Other impressions: J. Lo is an insane weirdo. Toni Braxton is delectable. Snoop Dogg is fun to smoke weed with. Q-Tip and Dr. Dre are cool as shit. Pink is an alcoholic weirdo. Deftones are super nice guys. Memories…

          1. J. Lo is an insane weirdo

            Keep going…

        2. Don’t use the word Hollyweird. Ever. Even ironically.

          1. What about “Nucular”? As in “Nucular Titties”?

            1. That’s so Hollyweird.

    2. Don’t forget they filmed the remake of Red Dawn in downtown Detroit, which actually included real ‘explosions’.
      Also the last Harold and Kumar movie, with the D standing in for New York. A couple of summers ago my wife and I were driving home through downtown and noticed NYC-style street signs and Christmas decorations. Certainly a weird senesation.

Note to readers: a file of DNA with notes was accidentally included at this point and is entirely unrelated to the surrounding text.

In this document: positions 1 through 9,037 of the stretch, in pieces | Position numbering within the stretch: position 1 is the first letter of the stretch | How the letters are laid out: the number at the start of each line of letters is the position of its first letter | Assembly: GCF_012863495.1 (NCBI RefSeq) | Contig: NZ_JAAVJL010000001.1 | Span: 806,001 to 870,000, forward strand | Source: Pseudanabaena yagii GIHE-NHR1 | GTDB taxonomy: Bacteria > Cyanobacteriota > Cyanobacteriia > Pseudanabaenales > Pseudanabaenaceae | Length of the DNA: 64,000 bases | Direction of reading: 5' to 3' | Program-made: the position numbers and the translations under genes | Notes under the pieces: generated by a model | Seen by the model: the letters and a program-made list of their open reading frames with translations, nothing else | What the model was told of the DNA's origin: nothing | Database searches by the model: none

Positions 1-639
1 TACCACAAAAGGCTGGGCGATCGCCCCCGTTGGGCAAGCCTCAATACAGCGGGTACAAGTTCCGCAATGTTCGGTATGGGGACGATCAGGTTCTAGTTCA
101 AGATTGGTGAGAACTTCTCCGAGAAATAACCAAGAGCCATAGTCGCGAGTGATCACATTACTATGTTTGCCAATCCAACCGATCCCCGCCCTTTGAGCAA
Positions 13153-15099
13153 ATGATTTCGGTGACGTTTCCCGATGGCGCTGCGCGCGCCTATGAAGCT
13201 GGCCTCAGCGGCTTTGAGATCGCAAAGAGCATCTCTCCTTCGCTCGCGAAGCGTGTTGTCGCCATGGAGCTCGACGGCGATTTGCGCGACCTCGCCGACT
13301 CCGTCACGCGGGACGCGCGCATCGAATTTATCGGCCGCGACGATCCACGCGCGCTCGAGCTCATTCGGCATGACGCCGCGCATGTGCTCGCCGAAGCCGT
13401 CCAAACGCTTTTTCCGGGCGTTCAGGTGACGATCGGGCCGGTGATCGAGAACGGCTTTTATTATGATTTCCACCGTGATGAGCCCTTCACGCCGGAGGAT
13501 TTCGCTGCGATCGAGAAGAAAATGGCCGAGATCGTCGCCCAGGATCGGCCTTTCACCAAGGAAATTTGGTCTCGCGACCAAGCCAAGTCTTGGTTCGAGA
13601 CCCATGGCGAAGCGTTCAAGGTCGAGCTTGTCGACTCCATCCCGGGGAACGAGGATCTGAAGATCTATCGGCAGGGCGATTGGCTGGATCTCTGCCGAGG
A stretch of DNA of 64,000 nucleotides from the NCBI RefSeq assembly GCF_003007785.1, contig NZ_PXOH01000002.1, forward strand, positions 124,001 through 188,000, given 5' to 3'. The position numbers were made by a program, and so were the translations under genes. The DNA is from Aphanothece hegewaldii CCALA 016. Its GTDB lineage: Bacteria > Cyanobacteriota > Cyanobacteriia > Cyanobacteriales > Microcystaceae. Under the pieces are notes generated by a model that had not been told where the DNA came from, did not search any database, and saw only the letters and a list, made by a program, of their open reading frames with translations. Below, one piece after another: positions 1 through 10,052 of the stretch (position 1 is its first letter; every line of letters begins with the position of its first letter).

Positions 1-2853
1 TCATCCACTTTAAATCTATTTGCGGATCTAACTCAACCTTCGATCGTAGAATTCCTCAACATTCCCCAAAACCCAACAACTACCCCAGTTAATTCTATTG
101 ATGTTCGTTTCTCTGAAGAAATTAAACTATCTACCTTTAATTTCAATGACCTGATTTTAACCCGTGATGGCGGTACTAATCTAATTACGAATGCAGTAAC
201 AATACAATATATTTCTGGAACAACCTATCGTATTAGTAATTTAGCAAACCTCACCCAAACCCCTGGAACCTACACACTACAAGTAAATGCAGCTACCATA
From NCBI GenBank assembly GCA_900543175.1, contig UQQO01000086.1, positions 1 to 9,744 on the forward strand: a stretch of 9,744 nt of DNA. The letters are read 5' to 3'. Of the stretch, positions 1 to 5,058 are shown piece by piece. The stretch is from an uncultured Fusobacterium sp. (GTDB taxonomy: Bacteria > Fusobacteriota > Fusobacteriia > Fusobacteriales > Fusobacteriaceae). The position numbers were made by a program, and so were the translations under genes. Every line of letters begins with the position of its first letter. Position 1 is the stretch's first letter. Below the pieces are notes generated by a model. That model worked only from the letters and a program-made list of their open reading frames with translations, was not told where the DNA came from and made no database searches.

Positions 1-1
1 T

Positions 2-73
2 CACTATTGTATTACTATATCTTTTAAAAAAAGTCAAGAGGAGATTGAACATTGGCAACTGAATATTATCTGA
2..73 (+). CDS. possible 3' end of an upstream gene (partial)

A friend of mine actually had a minor role in Harold and Kumar (not that she’s boasting, or even admitting it–she was the little old lady with potty mouth–still, a gig’s a gig.)
      So not only does it bring movie stars to Michigan, it also produces great art. QED.

  9. However, my fellow Michiganders thought the whole “filmed in Michigan” thing was so cool!

    1. That sanctimonious cunt Mitch Albom is STILL on about what a great idea this is. What a fuckstick. God I hate my state sometimes – Granmole, Stabenow, Levin, Levin, Conyers, Kwame, Dingell…fuck….horrible.

      1. At least Dingell is good on guns.

  10. I can see it now at the end of film credits: “This film was imported from Detroit.”